Liopholis inornata

Family : Scincidae


Liopholis inornata, Scincidae, Desert skink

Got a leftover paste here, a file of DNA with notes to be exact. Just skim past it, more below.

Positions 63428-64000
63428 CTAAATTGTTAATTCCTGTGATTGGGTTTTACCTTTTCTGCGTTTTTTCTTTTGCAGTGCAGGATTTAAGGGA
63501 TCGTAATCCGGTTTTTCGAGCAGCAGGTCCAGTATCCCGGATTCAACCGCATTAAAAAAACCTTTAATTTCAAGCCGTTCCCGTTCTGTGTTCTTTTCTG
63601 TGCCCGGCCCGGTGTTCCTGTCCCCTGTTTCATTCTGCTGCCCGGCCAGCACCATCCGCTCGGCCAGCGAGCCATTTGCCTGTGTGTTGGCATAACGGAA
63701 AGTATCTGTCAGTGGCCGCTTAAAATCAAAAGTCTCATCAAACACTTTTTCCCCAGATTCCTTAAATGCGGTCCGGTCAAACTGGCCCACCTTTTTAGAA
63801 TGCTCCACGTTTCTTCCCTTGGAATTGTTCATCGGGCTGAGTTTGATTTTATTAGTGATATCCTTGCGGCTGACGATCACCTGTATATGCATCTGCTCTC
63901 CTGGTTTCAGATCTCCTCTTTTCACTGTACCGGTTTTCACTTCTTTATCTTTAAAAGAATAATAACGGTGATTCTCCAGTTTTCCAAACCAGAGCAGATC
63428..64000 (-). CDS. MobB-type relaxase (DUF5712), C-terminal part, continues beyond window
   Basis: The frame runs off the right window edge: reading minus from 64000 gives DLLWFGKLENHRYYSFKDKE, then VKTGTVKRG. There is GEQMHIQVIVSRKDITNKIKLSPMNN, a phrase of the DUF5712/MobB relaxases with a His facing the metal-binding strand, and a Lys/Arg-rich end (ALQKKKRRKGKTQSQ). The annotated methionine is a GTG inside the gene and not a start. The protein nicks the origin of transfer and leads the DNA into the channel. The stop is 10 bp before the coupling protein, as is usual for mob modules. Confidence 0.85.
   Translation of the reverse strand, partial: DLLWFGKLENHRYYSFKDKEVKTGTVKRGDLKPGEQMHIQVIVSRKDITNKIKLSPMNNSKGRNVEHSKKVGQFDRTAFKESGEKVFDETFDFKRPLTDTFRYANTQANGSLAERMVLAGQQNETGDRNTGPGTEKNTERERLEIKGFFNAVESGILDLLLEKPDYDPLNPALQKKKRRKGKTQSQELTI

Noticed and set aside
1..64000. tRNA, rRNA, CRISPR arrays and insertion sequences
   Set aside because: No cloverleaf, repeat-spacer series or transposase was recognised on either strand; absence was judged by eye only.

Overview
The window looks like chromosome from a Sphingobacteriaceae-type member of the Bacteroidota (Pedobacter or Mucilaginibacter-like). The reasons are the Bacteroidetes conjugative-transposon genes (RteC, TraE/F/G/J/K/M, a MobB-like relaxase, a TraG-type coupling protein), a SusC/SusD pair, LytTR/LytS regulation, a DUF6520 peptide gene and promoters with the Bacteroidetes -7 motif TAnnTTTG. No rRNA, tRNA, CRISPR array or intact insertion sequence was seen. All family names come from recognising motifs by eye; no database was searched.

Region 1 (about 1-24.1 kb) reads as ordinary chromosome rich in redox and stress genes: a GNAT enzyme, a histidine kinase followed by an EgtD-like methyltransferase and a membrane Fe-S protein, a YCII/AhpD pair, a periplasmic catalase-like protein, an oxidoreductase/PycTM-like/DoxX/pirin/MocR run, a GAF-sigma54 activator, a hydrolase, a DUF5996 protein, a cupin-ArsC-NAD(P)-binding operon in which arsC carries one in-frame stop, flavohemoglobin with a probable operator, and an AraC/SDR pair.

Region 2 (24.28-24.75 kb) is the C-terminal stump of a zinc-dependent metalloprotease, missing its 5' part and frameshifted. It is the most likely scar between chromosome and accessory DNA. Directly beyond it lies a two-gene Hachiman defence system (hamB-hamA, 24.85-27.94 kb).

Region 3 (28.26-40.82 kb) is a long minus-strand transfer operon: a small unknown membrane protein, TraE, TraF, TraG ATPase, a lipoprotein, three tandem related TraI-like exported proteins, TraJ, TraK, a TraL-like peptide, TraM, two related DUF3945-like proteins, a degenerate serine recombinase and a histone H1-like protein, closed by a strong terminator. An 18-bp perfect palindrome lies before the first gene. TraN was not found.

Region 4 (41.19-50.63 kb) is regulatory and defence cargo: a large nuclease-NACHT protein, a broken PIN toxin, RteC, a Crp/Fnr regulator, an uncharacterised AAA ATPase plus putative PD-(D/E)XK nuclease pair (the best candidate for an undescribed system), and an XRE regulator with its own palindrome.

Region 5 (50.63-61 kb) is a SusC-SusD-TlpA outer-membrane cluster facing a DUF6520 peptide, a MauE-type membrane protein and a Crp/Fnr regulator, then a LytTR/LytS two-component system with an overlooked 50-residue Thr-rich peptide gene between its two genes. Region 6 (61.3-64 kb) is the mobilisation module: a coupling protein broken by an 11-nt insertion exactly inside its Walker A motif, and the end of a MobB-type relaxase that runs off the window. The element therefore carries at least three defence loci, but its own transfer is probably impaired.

The Liopholis inornata, once known also as Egernia inornata, is a scindid of arid regions with rocks and scarce vegetation, present in all the central-southern part of the Australian continent. The body is tapered, pale fawn or reddish brown on the back with longitudinal stripes and dark patterns on the sides. The legs are short. If we add 14 cm of tail, it is a species that may reach the length of about 22 cm. Semi fossorial, of crepuscular and nocturnal habits, often digs various dens, sometimes very distant from each other, to shelter quickly in case of danger, where to spend the warmest hours of the day and protect itself from the cold, especially during the long period of winter quiescence. They are narrow tunnels, 2,6 cm broad, little more than the double of its body, shaped like a “U” with an almost completed emergency exit, easy to open in the case a snake should enter the same. It hunts all the insects that are within the range, mainly ants and termites, without missing some small vegetal input. It’s a solitary species which lives in couple during the reproductive period. The females, ovoviviparous, generate 1-4 newborns © G. Mazza


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